Egg on Citi’s face

Citigroup’s withdrawal of 161,000 Egg branded credit cards has enraged much of middle England. The anger isn’t so much over the taking away of credit but rather calling the customers ‘risky’. Many of these customers don’t see themselves as a risk and have taken Egg’s pronouncement personally. Egg’s wording makes sense from their commercial viewpoint. Egg are considering the risk and reward balancing act they face not the absolute risk of default. An example:

1. Ms Perfect pays off her credit card bill in full every month. She believes there is no risk of her defaulting and is aware the creditor is making no money from their business together. Ms Perfect is retired on a comfortable but below average income.

2. Mr Lax doesn’t pay off his bill in full. Indeed, he has a patchy payment history but pays back reasonable sums at a high interest rate and his public sector job provides a steady, high, earned income.

It is Ms Perfect who is the riskier customer.

Mr Lax provides a highly profitable and ongoing income stream. Even if Mr Lax did eventually default on the capital it may be far enough in the future that the risk was worth taking and he has been a profitable client. Ms Perfect has far less chance of defaulting but there is no upside for the credit card company. Breaking even when extending a credit line of £1000s is very little reward for a little too much risk in the current climate [1].

Of course, this is an overly simplistic example, Citi will have used numerous parameters to decide the ‘risk’ of a customer. The decision will be dependent on a strict and highly complex risk/reward calculation. This doesn’t mean Citi will get it right 161,000 times but the large majority of those who feel besmirched by the too ‘risky’ tag will indeed be a bad bet on a risk/reward basis. It isn’t a simple matter of whether the customer will pay off their credit card bill or not.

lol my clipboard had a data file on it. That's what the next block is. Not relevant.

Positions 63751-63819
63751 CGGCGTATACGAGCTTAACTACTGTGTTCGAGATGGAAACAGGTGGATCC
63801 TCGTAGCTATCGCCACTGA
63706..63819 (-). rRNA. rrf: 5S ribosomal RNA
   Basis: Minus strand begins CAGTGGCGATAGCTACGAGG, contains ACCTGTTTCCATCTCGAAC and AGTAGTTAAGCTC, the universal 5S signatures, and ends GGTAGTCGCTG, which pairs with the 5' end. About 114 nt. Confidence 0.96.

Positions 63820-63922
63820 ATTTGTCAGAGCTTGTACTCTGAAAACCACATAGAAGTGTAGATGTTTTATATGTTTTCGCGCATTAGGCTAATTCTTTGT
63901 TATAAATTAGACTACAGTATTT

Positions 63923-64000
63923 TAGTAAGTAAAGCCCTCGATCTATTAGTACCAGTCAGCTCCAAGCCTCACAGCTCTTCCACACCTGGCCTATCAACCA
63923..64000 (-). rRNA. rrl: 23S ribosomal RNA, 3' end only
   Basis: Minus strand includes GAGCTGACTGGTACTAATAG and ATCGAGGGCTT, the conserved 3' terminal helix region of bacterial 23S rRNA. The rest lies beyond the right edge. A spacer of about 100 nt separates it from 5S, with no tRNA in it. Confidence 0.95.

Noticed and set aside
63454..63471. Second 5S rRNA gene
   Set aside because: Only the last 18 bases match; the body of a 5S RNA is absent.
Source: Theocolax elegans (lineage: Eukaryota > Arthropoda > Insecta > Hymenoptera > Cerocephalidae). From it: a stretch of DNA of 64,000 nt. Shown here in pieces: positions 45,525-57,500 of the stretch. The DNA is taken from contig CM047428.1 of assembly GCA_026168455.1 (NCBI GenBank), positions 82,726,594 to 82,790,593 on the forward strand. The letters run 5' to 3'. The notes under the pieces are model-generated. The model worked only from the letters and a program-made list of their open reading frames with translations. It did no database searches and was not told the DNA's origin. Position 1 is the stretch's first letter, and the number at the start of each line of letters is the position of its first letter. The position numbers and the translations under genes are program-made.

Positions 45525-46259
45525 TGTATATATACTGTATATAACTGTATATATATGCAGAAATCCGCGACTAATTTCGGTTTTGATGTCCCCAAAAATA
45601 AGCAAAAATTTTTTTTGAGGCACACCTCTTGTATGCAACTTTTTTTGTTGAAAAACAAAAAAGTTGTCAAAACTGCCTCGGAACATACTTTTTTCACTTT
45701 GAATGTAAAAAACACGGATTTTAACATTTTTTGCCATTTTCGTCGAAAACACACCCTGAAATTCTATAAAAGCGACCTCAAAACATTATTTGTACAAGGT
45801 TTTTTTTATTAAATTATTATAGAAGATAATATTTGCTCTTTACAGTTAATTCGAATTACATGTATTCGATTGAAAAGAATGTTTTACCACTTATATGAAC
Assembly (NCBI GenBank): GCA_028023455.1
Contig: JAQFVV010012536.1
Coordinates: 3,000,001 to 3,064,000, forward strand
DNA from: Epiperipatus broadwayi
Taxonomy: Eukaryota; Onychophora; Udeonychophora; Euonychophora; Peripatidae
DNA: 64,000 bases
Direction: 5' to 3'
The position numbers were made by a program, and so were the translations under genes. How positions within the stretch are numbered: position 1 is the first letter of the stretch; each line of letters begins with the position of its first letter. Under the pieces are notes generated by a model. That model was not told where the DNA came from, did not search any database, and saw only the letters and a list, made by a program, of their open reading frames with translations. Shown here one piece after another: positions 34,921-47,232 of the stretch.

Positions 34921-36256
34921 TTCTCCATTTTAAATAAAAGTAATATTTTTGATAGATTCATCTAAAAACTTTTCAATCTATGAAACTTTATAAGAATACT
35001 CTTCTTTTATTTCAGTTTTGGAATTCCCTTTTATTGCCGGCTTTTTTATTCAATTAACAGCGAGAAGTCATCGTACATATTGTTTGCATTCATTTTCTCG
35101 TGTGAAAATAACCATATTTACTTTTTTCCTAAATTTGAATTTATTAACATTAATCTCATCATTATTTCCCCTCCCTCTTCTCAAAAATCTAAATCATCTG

Perusing financial messageboards this weekend it is no exaggeration to say many Ms Perfects consider the allegation of being ‘risky’ as tantamount to libel. The ‘risk’ label has been taken as a personal affront. For this layman of law it brings up a potentially interesting scenario. If some sharpshooter solicitor opens a class action suit what will Citi do?

Citi could simply admit ‘risk’ to them is the “responsible” lending to Ms Perfect rather than the “irresponsible” lending to Mr Lax. On the flip-side Citi could decide it’s better to offer a settlement without publicly stating they’re happier going after Mr Lax than Ms Perfect which could be a public relations nightmare.

Rock and hard place, its not where I’d want my eggs.

[1] The current climate of an economic slowdown and potential recession, of course. Idle musings could suggest a rather convenient coincidental event at Citi last week. On Wednesday Citi published an investment report pointing out the risk to the balance sheets of two UK banks (RBS and Barclays) in the event of a UK recession. Both banks were downgraded by Citi with the presumption in the report being there’d be a fullscale UK recession. The following day Citi’s most visible UK subsidiary is sending out letters to 7% of customers cutting off credit.

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